Meat and Poultry Ontario to research increasing processing capacity in the province

(Andrea Stroeve-Sawa/Shipwheel Cattle Feeders)

Meat and Poultry Ontario (MPO) is launching a project to identify opportunities to increase meat processing capacity in Ontario.

The $127,000 project, funded through the federal/provincial Canadian Agricultural Partnership, is aimed at addressing a growing demand for abattoir services across the province, including the north.

MPO has begun researching a strategy that pairs skills development with innovative technologies to increase efficiency and capacity across the sector. This work builds on three additional federal-provincial funding programs introduced over the last year to deal with more urgent challenges, including food safety initiatives, funding for workplace health and safety modifications, and funding for capacity increases.

“The pandemic has highlighted some of the vulnerabilities in the meat and poultry sector, one of them being the need to increase processing capacity,” says Carol Goriup, president of Meat & Poultry Ontario, whose membership consists of independent meat businesses across the province.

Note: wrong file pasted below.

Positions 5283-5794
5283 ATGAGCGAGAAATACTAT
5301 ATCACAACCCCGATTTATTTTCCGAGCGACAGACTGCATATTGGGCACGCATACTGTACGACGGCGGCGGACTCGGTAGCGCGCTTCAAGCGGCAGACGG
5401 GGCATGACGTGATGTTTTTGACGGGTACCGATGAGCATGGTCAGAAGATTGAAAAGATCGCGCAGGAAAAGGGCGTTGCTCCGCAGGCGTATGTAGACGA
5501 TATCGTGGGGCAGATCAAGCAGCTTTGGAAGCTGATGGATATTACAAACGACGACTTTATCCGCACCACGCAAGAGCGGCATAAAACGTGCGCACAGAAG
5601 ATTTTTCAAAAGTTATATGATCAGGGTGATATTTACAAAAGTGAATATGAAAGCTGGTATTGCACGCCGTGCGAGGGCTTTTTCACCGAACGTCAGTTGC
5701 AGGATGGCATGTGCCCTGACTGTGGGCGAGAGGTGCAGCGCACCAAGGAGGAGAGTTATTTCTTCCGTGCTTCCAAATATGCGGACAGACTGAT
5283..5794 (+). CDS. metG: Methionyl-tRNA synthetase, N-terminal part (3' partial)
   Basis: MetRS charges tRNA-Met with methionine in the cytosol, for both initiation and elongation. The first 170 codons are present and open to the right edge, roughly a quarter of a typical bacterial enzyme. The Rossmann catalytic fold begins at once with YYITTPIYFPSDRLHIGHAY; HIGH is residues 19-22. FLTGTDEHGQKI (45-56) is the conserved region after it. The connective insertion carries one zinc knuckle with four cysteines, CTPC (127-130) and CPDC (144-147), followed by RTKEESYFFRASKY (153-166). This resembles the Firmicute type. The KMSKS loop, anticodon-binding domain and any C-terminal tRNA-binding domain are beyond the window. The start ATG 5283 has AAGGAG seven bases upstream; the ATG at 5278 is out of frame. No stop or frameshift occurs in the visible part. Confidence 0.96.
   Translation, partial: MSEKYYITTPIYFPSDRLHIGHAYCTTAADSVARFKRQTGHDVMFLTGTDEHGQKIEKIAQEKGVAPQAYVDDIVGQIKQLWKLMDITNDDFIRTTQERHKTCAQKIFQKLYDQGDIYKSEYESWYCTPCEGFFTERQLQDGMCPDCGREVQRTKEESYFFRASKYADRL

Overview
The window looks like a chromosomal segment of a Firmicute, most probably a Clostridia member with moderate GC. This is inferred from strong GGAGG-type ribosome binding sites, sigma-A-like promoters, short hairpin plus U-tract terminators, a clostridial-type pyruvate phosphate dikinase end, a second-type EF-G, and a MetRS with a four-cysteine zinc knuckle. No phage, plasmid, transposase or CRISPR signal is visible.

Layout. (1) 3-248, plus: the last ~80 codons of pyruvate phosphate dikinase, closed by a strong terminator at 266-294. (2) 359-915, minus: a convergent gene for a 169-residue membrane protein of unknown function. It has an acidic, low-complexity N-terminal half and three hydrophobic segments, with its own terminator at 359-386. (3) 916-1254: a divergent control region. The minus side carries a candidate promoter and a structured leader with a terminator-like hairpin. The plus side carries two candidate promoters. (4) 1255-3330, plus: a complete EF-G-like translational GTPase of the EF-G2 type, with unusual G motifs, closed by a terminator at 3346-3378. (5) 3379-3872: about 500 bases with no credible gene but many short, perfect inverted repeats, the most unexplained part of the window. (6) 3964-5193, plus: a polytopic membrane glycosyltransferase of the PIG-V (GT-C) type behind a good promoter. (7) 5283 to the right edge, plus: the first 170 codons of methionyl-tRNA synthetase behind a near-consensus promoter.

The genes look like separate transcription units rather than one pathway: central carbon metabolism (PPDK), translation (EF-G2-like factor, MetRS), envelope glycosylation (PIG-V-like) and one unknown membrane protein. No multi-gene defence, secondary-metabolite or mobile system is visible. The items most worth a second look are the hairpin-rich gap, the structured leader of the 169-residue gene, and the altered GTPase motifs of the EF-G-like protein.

“This study is the first step in identifying opportunities and possible solutions for the future growth of our sector.  We would like to thank the federal and provincial governments for their timely funding of this project,” she says.

Provincial abattoirs and provincially-licensed processors have been consulted to understand the current state of their operations, the potential for growth and the technology requirements to support that growth, MPO says.

The organization says it will also work with farmers to understand both current and future needs for processing and packaging and how their needs differ based on where they are in the province. The data will be collected and analyzed for the creation of a potential centralized reservation system of processing that could be developed in the future.

There are 480 provincially-licensed and 230 federally-licensed abattoirs and free-standing meat plants in Ontario.